Seattle: A seamlessly symphonic L’enfant

Seattle Symphony’s “semi-staged” presentation of L’enfant et les sortilèges was my third encounter with Ravel’s 1925 one-act “opera.” It was incomparably the most theatrical, though the least elaborate by far.

Der Rosenkavalier: Welsh National Opera in Cardiff

Olivia Fuchs' new production of Richard Strauss's Der Rosenkavalier is a co-production between Welsh National Opera and Theater Magdeburg. The production debuted in Magdeburg last year and now Welsh National Opera is presenting the production as part of its Summer season, the company's first Der Rosenkavalier since 1990 (when the cast included Rita Cullis as the Marschallin and Amanda Roocroft making her role debut as Sophie).

OPERA TODAY ARCHIVES »

Performances

Ina Schlingensiepen and Berhard Berchtold
18 Nov 2007

Karlsruhe‘s Don Gets Down

The Badisches Staatstheater seems to have borrowed with a vengeance the catch-phrase from John Waters’ recent “A Dirty Shame,” namely: “Let’s go sexin’!” I can’t recall ever seeing a “Don Giovanni” with more lip-locks, grinding torsos, leg-wraps, and groping embraces.

W. A. Mozart: Don Giovanni
Badisches Staatstheater, Karlsruhe

Above: Ina Schlingensiepen (Donna Anna) and Berhard Berchtold (Don Ottavio)

All photos courtesy of Badisches Staatstheater, Karlsruhe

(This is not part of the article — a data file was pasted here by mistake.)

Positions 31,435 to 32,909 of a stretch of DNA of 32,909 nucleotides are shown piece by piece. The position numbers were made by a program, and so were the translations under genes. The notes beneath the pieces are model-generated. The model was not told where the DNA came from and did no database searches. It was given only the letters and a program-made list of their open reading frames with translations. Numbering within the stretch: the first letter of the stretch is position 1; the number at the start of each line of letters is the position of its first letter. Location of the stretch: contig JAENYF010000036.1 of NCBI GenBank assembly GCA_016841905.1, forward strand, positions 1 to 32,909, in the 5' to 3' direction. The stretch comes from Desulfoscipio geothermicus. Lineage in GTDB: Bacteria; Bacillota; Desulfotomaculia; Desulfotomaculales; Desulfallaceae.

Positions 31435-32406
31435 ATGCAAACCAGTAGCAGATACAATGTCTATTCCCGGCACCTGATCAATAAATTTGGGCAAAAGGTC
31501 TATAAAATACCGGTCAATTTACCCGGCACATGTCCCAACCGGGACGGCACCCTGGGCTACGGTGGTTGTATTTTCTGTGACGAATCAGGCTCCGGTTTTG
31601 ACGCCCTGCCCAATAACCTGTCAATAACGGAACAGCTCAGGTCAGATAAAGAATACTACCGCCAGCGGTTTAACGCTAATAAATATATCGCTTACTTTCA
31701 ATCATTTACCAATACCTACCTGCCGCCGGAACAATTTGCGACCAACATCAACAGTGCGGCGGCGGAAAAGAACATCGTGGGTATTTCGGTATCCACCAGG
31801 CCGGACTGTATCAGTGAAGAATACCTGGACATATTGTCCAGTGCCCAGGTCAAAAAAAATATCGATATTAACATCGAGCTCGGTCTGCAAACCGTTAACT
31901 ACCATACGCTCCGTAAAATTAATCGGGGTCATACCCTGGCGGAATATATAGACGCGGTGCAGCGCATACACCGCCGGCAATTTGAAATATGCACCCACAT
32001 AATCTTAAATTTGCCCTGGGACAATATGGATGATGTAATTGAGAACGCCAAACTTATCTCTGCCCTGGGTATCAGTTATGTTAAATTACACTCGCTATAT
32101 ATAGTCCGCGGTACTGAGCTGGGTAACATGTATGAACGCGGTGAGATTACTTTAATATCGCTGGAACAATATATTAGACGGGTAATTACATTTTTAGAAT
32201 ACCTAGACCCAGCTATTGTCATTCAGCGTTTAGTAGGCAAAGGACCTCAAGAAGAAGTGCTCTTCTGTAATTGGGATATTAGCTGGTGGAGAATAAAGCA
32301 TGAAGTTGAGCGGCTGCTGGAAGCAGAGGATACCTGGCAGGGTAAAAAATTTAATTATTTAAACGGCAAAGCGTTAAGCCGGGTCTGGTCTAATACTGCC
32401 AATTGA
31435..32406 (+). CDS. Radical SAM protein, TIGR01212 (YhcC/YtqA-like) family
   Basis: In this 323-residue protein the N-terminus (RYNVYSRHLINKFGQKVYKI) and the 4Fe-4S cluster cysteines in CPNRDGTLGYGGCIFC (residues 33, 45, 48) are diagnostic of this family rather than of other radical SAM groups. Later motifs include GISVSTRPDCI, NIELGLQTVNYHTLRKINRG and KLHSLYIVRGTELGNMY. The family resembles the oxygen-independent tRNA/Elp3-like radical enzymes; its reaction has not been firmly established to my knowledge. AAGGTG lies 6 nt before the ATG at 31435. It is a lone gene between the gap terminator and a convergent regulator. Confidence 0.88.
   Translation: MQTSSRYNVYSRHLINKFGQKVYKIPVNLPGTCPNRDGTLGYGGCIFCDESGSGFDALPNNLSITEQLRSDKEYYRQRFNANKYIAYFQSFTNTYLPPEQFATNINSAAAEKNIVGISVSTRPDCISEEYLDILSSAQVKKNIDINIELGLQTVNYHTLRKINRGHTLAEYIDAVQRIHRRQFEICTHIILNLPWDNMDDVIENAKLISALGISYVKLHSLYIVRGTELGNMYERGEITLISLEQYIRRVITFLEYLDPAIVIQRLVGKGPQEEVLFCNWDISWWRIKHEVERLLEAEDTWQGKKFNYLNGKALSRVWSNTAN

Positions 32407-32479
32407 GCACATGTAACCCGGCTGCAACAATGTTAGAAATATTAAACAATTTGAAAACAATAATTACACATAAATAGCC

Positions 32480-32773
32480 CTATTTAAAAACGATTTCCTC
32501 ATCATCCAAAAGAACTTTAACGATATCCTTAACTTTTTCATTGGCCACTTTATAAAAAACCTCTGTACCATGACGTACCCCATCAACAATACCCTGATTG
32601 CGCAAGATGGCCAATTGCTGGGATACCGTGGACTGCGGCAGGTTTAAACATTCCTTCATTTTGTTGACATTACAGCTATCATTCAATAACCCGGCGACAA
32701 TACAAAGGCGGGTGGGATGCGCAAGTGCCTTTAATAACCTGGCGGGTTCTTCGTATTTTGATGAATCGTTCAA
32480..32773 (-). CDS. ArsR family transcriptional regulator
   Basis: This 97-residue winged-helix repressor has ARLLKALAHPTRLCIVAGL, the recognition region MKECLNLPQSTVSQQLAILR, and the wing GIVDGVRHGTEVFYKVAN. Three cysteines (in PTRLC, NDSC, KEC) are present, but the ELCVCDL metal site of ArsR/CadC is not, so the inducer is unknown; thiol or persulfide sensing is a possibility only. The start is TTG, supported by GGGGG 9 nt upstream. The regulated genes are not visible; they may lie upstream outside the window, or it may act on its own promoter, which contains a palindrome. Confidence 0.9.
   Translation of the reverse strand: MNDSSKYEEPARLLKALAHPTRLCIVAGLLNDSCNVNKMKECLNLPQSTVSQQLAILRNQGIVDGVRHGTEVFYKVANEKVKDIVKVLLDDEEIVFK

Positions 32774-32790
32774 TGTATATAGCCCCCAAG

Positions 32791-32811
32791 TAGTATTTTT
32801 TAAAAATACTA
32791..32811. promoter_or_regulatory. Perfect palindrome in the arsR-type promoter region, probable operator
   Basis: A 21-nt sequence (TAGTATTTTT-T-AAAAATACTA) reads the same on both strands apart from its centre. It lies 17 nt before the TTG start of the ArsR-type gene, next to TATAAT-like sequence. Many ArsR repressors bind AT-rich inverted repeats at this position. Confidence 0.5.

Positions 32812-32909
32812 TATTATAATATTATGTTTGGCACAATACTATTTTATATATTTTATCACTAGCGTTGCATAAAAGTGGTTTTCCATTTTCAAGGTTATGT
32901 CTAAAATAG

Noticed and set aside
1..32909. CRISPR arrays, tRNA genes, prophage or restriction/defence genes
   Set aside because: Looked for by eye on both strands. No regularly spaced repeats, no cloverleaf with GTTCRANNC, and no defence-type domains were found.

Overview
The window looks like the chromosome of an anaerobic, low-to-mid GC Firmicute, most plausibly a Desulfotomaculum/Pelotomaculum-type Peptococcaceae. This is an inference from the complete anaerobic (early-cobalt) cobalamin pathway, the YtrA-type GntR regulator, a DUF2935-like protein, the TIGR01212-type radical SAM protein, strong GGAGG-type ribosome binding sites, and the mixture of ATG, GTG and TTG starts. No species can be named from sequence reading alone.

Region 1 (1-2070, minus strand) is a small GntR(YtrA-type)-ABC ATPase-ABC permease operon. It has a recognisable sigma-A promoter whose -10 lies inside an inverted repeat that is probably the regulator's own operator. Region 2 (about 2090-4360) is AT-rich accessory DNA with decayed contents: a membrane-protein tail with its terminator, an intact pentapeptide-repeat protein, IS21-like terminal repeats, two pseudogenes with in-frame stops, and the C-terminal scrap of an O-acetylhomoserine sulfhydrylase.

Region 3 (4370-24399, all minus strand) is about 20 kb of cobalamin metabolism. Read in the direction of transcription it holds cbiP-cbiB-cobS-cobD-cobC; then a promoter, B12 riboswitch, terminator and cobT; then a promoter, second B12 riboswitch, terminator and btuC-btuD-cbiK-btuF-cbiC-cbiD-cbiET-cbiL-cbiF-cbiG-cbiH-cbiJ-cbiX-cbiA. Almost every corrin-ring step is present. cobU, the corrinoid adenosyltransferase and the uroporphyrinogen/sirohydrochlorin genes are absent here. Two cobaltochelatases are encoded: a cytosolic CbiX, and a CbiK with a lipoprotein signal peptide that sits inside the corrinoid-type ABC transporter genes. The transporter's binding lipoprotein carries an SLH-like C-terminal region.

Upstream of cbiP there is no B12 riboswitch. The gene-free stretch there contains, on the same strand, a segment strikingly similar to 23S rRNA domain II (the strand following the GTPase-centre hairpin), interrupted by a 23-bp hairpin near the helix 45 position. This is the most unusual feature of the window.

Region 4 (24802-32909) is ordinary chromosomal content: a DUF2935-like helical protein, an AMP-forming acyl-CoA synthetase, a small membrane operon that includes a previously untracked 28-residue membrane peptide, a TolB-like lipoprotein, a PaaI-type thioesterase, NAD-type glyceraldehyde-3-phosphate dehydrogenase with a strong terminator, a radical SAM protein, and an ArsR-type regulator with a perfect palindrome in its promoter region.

And happily, unlike Waters’ film, this production scored all the right points for compelling dramatic relevancy.

The world’s most famous libertine (pace, Bill Clinton) is after all a sexual compulsive in need of a Twelve Step Program. Director Robert Tannenbaum has chosen to place heavy (though not heavy-handed) emphasis on the title character’s wanton and unfulfilling abuses of his prodigious sexual powers. Mr. Tannenbaum can always be counted on for a fresh and inventive, yet honest interpretation. True, he can perpetrate the odd moment here and there that doesn’t quite click; but mostly I find that he excels at telling the story, presenting the character relationships that the authors created, and staying out of the way of the music.

Indeed, the only character in this modern dress, minimalist production that is not presented as a sexually active being with a gnawing appetite, is the “Commendatore” The “Don” first appears in pantomime during the overture, disguised as a cleric who seduces “Anna” from her evening prayers in the chapel. She capitulates to his attentions quite willingly and is soon pinned against the wall, writhing in increasingly pleasurable foreplay until interrupted by daddy.

“Elvira” is presented as compulsive about all things: she reveals, and consumes a chocolate cake during “Mi tradi”; tipples wine immodestly from a bottle through much of the rest; and lengthily swaps some serious spit with a “Leporello” who appears quite happy to have his tonsils cleaned by his master’s sloppy seconds.

“Ottavio,” usually a cipher, was here a troubled divinity student who was very receptive to having an intimacy-starved “Anna” remove his Roman collar, and tear his cassock open to nuzzle his heaving bare chest during the allegro section of “Non mi dir.”

And the young and shallow Love Couple, “Zerlina” and “Masetto,” (mis-)behave like feckless horny wedding peasants from Nutley, New Jersey sporting the best polyester wedding apparel that money can rent. His coral prom tuxedo with ruffled shirt was just one of the many witty and telling costumes by Ute Fruehling.